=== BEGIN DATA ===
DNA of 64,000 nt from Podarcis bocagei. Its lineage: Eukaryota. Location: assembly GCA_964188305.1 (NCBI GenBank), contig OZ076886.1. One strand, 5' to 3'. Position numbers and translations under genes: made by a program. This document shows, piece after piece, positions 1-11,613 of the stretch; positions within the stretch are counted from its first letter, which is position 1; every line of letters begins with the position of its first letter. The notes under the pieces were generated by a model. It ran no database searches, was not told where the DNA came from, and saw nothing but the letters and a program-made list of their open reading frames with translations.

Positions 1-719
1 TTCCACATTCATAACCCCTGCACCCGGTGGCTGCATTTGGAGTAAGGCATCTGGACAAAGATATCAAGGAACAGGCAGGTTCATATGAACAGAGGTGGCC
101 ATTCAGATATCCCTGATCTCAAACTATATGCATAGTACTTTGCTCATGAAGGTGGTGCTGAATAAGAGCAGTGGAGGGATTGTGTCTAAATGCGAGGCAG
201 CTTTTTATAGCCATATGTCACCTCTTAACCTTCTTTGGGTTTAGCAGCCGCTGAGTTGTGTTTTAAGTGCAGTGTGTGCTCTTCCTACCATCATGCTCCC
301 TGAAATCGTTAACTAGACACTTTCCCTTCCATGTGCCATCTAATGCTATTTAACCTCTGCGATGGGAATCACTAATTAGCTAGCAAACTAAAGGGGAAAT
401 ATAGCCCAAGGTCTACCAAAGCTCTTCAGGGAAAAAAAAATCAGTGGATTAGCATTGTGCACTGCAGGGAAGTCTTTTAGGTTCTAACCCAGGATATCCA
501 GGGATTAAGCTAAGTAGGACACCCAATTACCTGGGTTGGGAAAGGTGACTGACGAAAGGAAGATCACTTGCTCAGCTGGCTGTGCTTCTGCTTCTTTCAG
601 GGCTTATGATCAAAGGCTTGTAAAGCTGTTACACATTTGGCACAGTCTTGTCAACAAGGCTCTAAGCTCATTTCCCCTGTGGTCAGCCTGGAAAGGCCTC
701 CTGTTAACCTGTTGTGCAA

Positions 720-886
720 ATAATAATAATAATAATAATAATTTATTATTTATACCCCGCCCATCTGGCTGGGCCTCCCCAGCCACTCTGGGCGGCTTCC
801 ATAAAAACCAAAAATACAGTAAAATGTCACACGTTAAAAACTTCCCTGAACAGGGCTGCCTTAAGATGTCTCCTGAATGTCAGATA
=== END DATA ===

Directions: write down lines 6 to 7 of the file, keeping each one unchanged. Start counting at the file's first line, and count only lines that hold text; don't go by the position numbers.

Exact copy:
301 TGAAATCGTTAACTAGACACTTTCCCTTCCATGTGCCATCTAATGCTATTTAACCTCTGCGATGGGAATCACTAATTAGCTAGCAAACTAAAGGGGAAAT
401 ATAGCCCAAGGTCTACCAAAGCTCTTCAGGGAAAAAAAAATCAGTGGATTAGCATTGTGCACTGCAGGGAAGTCTTTTAGGTTCTAACCCAGGATATCCA